Weaving Cultures: The Invention of Colonial Art and Culture in the Philippines, 1565-1850

This book reads the emergence of a unique art and culture in the Philippines during the colonial era from the optic of communications theory and the emerging theoretical discourse from information design. It views colonial exchange not primarily as an exchange of cultural goods, tangible or intangible, but as a negotiation forged by the communication between sender and receiver. In such a process, the cultural good is ineluctably transformed as it leaves the context of the sender and is transferred to the context of the receiver, who may be antipodes of each other—physically, psychologically, and culturally—as was the case of Filipinos and Europeans. Exchanges in the areas of space, the biota, the visual, literary, performative, culinary, and sartorial arts are traced. How messages are transmitted, decoded, and transformed to create the new reality of colonial art and culture are documented. A controlling metaphor is that of weaving: where strands of thread, placed at right angles to each other and woven in and out in patterns of skips, create the almost endless variety of textiles. Because emerging new cultural expressions involve communication, both sender and receiver interact in the creation of a new culture. Although there may be a power differential between the two, as in the case of colonized culture, unless sender and receiver interact, no communication occurs. Communication becomes a leveler because either side in the cultural dialogue can fail. But then again, failure is not catastrophic because either side has an opportunity to find something exotic, novel, and unexpected, or to create something completely new. These two meanings of “invention,” as discovering and creating,weave in and out in the discourse of this book.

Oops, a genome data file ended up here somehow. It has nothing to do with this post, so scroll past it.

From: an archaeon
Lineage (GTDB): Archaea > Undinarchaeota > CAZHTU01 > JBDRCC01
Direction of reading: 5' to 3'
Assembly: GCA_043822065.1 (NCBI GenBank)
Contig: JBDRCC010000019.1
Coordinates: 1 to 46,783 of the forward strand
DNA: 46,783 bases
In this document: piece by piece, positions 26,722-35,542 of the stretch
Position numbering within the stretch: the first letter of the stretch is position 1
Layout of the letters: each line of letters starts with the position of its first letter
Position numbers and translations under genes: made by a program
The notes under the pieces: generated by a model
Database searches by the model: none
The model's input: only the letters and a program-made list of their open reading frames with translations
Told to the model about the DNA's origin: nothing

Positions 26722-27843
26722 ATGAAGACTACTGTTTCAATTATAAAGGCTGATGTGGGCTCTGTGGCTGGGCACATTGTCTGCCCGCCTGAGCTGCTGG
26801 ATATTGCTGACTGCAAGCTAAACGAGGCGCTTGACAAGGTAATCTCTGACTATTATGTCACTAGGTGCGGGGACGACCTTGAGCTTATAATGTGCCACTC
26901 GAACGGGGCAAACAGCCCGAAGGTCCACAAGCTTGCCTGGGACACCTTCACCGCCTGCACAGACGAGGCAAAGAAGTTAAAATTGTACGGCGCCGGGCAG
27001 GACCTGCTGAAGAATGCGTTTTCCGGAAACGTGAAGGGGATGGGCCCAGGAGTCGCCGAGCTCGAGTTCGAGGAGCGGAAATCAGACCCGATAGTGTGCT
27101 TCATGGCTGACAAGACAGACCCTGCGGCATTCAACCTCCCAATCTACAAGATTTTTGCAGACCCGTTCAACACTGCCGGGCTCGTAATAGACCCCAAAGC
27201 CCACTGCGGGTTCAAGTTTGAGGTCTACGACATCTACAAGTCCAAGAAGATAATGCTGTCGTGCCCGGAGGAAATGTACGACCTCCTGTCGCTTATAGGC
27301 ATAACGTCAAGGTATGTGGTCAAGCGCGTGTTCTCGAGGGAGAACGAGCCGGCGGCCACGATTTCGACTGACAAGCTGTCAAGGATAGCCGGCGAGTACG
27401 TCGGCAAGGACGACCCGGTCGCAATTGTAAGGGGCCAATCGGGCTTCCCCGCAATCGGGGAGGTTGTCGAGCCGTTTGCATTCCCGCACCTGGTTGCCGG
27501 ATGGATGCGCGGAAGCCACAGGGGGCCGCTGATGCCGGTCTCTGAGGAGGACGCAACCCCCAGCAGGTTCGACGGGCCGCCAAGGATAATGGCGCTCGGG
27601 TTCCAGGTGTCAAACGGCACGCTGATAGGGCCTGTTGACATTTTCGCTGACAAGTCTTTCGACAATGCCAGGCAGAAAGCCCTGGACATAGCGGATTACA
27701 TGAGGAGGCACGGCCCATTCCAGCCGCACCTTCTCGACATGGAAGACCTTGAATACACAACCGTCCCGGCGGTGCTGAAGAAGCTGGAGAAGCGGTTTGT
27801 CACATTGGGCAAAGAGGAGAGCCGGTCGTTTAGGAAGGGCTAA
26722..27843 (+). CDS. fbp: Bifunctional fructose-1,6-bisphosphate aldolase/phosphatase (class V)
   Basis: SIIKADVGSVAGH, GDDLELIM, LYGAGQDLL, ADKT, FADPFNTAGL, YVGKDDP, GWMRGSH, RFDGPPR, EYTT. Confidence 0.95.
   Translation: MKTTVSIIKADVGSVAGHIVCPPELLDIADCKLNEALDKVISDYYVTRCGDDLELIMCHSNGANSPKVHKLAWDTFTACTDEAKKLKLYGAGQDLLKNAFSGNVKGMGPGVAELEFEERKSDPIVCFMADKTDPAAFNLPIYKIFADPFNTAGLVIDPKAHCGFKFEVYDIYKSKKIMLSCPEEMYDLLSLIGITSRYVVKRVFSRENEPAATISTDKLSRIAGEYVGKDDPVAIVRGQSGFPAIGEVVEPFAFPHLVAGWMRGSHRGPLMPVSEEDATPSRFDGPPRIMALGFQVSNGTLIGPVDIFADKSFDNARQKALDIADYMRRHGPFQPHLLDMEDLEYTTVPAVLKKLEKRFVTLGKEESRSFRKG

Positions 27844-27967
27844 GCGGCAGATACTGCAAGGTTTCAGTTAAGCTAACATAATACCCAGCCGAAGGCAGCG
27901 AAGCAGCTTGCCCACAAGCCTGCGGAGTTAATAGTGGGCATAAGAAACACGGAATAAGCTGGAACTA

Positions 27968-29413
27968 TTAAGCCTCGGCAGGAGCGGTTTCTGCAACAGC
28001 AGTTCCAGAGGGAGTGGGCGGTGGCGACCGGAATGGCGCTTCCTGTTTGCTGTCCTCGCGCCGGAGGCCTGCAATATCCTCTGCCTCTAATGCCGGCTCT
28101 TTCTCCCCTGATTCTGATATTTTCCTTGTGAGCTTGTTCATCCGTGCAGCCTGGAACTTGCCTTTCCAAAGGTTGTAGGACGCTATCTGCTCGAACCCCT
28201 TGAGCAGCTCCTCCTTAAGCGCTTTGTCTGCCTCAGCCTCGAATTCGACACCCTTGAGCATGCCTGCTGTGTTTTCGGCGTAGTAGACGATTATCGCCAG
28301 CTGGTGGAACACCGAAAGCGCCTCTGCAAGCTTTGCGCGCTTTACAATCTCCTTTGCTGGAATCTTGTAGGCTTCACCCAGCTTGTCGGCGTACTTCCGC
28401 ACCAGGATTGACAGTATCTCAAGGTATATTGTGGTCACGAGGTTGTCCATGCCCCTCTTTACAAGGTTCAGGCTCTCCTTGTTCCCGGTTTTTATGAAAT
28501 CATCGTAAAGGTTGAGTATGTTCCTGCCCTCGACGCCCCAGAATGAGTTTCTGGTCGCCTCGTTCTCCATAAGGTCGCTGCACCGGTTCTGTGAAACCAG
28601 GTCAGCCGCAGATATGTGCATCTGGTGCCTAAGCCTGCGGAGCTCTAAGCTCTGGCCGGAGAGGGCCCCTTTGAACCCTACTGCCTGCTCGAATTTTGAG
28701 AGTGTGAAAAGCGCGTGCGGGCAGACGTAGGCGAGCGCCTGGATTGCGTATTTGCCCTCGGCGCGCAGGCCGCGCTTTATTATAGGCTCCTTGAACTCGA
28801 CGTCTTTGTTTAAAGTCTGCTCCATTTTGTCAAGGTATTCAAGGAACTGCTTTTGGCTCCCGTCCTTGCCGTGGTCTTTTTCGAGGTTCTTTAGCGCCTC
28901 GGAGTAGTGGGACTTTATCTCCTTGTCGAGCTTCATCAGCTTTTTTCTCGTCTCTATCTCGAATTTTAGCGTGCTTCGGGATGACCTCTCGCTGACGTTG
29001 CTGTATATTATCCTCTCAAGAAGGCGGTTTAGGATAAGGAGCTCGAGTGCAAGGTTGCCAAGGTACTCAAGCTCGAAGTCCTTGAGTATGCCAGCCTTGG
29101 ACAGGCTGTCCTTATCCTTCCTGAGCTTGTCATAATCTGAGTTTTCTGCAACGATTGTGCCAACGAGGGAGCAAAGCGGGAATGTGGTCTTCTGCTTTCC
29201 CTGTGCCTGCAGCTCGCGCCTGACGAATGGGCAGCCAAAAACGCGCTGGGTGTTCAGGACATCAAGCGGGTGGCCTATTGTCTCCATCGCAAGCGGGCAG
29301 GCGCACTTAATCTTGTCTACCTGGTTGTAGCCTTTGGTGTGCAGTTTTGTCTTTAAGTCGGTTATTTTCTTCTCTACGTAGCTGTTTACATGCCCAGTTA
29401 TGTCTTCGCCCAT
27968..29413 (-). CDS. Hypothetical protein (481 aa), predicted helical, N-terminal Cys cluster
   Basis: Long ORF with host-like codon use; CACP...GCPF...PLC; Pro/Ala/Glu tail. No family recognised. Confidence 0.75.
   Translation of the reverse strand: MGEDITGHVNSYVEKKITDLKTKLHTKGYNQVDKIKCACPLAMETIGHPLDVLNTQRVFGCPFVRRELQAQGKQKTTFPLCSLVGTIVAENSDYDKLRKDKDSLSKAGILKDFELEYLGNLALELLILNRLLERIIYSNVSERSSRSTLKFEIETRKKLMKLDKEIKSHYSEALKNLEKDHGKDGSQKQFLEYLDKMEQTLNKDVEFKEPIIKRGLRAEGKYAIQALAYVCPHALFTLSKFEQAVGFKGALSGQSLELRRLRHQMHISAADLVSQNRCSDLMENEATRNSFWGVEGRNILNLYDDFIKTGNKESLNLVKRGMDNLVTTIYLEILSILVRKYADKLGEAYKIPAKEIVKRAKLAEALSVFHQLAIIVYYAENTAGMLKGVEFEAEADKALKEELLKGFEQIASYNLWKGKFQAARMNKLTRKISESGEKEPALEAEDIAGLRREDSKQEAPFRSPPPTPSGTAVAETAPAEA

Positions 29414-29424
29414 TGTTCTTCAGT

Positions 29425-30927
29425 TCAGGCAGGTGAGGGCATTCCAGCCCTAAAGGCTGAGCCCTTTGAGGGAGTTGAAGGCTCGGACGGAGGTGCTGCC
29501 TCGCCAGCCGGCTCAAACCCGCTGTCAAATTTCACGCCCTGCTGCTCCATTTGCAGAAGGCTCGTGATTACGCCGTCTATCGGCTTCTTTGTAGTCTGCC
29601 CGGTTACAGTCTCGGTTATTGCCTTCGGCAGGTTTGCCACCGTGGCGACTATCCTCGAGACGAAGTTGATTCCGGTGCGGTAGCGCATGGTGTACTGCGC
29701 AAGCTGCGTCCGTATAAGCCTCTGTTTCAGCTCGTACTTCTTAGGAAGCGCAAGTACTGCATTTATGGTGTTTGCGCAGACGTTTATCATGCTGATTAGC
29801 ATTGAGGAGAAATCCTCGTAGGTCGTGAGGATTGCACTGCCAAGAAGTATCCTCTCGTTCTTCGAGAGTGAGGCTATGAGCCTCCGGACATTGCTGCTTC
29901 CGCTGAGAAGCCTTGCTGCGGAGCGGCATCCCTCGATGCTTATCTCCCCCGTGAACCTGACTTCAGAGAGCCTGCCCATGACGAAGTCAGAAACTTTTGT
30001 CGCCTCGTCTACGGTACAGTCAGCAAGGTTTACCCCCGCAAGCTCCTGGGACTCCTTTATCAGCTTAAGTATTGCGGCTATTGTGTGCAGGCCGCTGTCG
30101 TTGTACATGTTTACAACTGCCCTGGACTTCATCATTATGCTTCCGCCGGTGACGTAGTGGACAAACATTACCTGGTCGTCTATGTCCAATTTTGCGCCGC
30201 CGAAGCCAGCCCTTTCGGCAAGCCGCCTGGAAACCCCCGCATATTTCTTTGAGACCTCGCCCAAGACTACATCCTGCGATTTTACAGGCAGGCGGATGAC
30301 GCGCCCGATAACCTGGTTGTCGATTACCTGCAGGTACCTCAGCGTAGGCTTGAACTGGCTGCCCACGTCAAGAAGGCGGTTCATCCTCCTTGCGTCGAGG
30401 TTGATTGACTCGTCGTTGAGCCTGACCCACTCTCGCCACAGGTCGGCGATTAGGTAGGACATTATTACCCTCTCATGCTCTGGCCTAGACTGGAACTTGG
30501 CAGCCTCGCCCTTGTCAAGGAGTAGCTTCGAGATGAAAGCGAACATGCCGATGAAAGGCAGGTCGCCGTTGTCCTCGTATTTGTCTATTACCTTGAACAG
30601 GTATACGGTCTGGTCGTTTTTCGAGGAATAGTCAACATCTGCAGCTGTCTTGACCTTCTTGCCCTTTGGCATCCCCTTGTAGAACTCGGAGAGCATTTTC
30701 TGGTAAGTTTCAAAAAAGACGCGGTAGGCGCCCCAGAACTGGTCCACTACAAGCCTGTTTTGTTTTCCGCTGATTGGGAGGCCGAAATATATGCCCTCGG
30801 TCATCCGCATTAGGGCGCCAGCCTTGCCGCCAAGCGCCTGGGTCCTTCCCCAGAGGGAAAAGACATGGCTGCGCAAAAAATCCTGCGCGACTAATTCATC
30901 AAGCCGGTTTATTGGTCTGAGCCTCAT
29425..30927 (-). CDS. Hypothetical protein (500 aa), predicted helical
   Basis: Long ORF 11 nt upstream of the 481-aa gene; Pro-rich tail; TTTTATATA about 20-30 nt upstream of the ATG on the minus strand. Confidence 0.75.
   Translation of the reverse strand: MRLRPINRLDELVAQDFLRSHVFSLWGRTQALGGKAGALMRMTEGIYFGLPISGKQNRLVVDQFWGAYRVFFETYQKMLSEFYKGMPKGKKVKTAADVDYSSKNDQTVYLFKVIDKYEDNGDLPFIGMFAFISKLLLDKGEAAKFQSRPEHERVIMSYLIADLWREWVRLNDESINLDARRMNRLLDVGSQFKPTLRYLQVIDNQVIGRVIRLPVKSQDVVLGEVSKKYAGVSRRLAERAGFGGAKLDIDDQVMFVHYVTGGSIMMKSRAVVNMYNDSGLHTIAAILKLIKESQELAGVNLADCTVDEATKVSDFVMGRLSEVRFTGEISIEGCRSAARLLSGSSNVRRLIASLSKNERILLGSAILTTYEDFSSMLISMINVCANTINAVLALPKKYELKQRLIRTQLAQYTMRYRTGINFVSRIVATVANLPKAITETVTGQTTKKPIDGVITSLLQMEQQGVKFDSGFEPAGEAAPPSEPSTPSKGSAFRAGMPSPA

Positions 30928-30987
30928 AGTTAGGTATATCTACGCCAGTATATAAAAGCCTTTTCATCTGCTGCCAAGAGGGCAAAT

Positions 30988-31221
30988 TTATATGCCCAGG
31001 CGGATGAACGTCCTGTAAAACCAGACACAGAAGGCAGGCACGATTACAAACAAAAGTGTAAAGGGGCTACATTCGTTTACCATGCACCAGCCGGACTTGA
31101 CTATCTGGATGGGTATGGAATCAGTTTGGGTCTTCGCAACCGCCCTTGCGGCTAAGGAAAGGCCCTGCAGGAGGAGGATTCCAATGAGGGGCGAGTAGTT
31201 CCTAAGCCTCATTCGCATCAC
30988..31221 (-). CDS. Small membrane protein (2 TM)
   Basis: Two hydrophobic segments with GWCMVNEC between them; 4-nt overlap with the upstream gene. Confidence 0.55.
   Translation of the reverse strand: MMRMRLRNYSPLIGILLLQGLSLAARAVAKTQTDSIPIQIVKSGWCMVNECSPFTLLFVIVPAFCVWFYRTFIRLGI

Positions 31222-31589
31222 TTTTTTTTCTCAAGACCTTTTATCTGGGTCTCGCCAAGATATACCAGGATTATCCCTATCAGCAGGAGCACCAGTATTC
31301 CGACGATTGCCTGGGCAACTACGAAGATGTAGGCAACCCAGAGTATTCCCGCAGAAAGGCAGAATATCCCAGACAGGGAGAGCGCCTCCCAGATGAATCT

Published in 2017.

Rene B. Javellana, S.J.
0.48 kg